I'm glad you are going to conformation classes with the kennel club. They will help you and you will meet some great people there. 40 miles isn't that far to drive really. Their help will be invaluable. Whether or not they have any experience with chi's, they will have experience with other breeds and structure is structure. (As you probably know from showing horses.)
As long as he has both testicles, there's no reason he couldn't be shown. And you could learn the show ropes with him. (And build points for others! Which they will appreciate.
) It would be embarrassing if he was dismissed by the judge for lack of merit, which does happen. But it will be awhile before you get to that point. You have lots of time to learn in the meantime before you enter your first show.
You might as well give it a go and see if it is something you are interested in. If so, you can then buy a good quality show prospect and be on your way. We all had to start somewhere. Actually training and showing your dog goes a long way in showing a serious show breeder that you are truly willing to learn and then you may be able to purchase a quality dog.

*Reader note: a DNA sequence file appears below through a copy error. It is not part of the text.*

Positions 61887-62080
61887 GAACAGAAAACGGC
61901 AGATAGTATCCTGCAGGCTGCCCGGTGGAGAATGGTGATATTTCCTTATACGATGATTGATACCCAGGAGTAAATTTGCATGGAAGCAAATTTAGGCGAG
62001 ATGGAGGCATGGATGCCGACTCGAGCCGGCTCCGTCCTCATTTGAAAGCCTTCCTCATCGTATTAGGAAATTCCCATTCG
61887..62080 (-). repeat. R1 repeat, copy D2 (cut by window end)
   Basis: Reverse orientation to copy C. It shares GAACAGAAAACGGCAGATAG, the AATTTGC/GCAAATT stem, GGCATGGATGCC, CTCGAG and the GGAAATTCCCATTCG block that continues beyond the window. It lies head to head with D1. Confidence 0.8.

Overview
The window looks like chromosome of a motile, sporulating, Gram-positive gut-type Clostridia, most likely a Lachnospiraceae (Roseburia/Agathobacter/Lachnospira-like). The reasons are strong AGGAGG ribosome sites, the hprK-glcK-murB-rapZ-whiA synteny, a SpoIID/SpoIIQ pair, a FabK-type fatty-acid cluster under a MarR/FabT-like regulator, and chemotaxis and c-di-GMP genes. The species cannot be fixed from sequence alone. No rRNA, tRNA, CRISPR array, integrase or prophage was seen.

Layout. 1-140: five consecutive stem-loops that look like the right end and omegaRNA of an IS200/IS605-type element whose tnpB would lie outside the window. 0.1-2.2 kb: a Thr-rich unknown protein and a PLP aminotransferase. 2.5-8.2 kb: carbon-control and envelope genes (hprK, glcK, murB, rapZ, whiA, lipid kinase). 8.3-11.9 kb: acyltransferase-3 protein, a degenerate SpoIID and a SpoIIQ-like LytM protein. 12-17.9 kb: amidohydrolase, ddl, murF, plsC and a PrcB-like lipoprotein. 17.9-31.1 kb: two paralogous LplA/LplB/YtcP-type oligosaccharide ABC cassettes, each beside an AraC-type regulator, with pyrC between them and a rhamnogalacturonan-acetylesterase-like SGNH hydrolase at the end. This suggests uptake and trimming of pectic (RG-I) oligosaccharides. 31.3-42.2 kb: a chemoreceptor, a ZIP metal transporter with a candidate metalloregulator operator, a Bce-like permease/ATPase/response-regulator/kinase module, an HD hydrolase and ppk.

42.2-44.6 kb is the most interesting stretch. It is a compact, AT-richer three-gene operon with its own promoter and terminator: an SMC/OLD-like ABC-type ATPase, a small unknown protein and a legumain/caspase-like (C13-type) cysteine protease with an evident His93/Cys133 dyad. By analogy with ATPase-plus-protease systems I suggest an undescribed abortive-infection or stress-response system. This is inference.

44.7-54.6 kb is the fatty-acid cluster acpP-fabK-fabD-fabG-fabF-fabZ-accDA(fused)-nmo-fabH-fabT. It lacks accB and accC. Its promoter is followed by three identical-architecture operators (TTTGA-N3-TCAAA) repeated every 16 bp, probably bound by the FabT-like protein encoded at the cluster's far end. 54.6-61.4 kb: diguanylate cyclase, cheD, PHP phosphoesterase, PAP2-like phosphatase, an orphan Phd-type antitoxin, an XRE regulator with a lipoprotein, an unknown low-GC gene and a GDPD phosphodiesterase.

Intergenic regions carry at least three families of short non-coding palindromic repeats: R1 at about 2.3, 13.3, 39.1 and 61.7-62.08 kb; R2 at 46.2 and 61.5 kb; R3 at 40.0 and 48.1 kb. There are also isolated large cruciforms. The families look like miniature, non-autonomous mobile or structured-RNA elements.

In the meantime, study study study the breed standard and especially the illustrated standard. Go to any and all dog shows you can find. Invest in learning and it will pay off.
This is from the british standard, for example, but you get an idea on how an ideal chihuahua should be built and how to train your eye to look for faults ....
We are not a "head breed" as much as bulldogs are, for example, for the head is very very important. Spend time learning what a correct headpiece looks like, eye placement, ear shape and placement, the stop, the angles between the forehead and muzzle, a correct bite. A beautiful dog with a plain head will not go far. All the pieces of the puzzle must come together. This is called breed 'type'. Over time, you will learn what that is and how it applies to our breed.
You can even go to breeders websites that are currently out and showing their dogs (people active in the breed, not just cutesy puppy selling sites) and study their show photos and stacked pictures of their puppies and dogs. Look at the general appearance, the shape of the head, the set of the ears, the topline (which should be LEVEL), tail set, angulation of front and rear, feet, etc. This will help you develop a critical eye. Along with studying the standard, that should help you learn what is correct for the breed.
Last but not least - make sure you keep an eye on his joints, hips, knees (patellas) as he grows. Have your vet go over him critically for soundness. The most beautiful dog in the world should not win (or reproduce) unless they are totally 100% sound.
Edit: Just want to say to not use Brody as any kind of example of what a quality bred chihuahua should look like.
He is a wonderful pet. But he would never be competitive in shows. Not in the slightest. It doesn't mean we love him any less or that he is worth less than the most titled show dog out there. It is just the truth, he was randomly bred by pet people with no understanding of structure and conformation.